I’m a dinosaur. I look at new technology with a suspicious eye. I see no reason to change for the sake of change. For instance, I finally purchased a PDA cell phone recently, and I realized what everyone seems to have known for years—they’re amazing.

The first time I saw a video laryngoscope, I felt much the same way I initially did about the PDA: That’s a lot of money for a camera and some lights. I also thought, I’ve done just fine with my bent metal stick for the past two decades, why should I change now? However, having used the device, I know why. Because it’s a better way to deliver patient care, with less opportunity for physical trauma to the patient, quicker visualization of the glottis and enhanced verification of endotracheal tube placement.

Straight or curved direct laryngoscopy blades are de­signed to move the anatomy to obtain a line-of-sight glottic view. Head-neck manipulation, tongue displacement, direct contact with laryngeal structures, and impacting teeth are all opportunities to injure a patient.

Unlike classic laryngoscope blades, video laryngoscope blades are shaped to match the pharyngeal anatomy. The acute blade angle allows the blade’s tip (and camera) to follow the patient’s anatomy to view the glottis. Multiple studies have found that 20­–40 lbs. of force is required during direct laryngoscopy, and it takes about 45 lbs. of pressure to fracture a tooth during laryngoscopy.4,5 My own, purely subjective, experience with video laryngoscopy is that much less force is needed to obtain a glottic view. I’d like to see studies that validate or dispute my experience.

If you’ve ever had to do a belly flop on the ground to see the cords of a patient, you’ll appreciate video laryngoscopy. The blade goes in the patient’s mouth and the video monitor is placed where you can see it. This makes visualization easier in a moving ambulance or helicopter, and has the potential to save scene time by allowing you to intubate easier during transport. The image on the monitor is larger than the view afforded by direct visualization. The clear detail provided on the screen allows for confident and quick landmark identification.

So, what’s the role of video laryngoscopy in prehospital medicine? Time for my predictions. It will become the standard of care, just like AEDs and 12-lead monitors. When our EMS children visit us in nursing homes, we’ll tell them tales of wasting precious minutes lying on the floor of someone’s home, using a light bulb and a metal stick to intubate patients.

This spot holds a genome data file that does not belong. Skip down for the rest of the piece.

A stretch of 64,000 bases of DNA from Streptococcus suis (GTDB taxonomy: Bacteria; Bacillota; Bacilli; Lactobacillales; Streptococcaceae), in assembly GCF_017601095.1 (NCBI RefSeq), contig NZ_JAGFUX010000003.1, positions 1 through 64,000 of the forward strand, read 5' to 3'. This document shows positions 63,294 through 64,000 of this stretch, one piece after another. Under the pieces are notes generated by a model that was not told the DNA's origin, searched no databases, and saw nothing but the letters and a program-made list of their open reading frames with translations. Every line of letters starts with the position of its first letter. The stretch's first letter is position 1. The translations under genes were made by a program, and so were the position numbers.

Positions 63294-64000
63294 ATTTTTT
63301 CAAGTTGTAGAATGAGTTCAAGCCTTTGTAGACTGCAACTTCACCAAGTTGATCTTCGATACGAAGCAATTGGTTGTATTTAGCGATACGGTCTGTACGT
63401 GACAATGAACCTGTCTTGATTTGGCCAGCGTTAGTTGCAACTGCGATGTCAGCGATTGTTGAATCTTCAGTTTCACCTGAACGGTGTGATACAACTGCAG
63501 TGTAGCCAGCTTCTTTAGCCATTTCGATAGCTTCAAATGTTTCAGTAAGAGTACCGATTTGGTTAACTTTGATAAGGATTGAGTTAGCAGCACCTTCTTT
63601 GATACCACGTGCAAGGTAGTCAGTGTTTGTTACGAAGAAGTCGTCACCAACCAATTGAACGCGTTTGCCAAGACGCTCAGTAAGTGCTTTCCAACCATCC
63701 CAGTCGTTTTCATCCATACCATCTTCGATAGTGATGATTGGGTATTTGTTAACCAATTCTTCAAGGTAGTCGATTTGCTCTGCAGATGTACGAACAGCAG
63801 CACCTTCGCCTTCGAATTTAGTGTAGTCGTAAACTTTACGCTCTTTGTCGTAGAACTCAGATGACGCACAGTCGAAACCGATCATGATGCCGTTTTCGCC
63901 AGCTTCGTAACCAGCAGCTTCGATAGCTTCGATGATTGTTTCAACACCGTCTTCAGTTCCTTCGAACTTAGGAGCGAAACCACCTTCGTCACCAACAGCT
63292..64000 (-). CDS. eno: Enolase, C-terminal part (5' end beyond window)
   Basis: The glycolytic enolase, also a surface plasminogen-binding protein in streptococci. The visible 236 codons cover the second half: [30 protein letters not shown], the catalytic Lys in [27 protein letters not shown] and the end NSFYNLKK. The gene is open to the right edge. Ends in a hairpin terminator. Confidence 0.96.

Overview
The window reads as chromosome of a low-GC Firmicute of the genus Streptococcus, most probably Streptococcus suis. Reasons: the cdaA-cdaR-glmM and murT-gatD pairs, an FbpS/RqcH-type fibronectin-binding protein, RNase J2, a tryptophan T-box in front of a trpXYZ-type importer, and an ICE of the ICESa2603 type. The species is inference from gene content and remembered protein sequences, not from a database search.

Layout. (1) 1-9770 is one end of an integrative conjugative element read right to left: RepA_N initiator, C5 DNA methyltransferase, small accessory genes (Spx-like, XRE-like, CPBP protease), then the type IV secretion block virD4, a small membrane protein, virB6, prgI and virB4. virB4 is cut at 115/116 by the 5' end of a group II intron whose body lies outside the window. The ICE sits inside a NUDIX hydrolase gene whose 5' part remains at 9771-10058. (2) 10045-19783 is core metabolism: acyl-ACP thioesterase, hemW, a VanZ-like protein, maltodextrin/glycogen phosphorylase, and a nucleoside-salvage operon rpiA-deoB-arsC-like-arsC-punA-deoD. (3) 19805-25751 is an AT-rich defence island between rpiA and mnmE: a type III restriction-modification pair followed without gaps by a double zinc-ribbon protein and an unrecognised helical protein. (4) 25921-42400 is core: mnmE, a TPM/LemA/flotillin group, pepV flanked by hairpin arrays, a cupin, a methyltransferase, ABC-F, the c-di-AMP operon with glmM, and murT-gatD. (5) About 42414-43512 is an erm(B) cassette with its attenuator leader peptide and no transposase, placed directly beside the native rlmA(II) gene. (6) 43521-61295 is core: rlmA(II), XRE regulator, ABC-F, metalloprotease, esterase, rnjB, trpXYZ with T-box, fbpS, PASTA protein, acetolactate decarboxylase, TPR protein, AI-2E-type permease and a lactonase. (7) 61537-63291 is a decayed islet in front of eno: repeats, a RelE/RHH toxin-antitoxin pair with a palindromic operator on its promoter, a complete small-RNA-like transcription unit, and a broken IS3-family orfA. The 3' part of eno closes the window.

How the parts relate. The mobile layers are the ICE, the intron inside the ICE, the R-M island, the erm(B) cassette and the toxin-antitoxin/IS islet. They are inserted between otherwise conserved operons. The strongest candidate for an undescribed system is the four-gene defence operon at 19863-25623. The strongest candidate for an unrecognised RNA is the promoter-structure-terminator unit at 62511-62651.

At 65 Minutes
The aircraft settled onto the roof, and its rotors slowed to flight idle. She was moved to the waiting stretcher and then down the elevator to the trauma room. Masked, gowned and gloved, the trauma team swarmed around her—65 minutes from impact to surgeon.

 

Conclusion
For video laryngoscopy to truly enter the world of prehospital medicine, a paradigm shift must occur—a shift away from direct visualization. Cliff Boehm, MD, an attending anesthesiologist and assistant professor of trauma anesthesiology at the R Adams Cowley Shock Trauma Center, describes how it worked in his department: “There used to be two camps when direct laryngoscopy failed: the Bullard (rigid fiber-optic laryngoscope) and the LMA (laryngeal mask airway). Now there’s pretty much one camp—video laryngoscopy.”

Boehm adds that when video laryngoscopy first appeared as an anesthesia tool in his department, “that camera thing” was used when all other means failed. He and his colleagues now routinely use their GlideScope units as first-line tools, not just as a backup.6

As video laryngoscopy continues to evolve, I’d like to see the ability to digitally record images for QA, patient records and education. I’d like to see the camera and light in a standalone handle, and the image beamed to the multi-function display on our vital signs monitor. Better yet, maybe we could have it recorded on our monitor and also transmitted to the heads-up display on our safety glasses, so we can view the glottis and simultaneously see the patient’s heart rate and oxygen saturation.
We live at an incredibly exciting time in history, especially in medicine. Da Vinci robotic surgery, STEMI intervention, laparoscopic surgery and a multitude of other tools and procedures are developed each week. Video laryngoscopy is one of them. It’s a great tool for us in medicine, and it’s an important tool for our patients.

Although I’m not ready to put my 4 Mac or 3 Miller on eBay, I can’t wait to see what awaits us.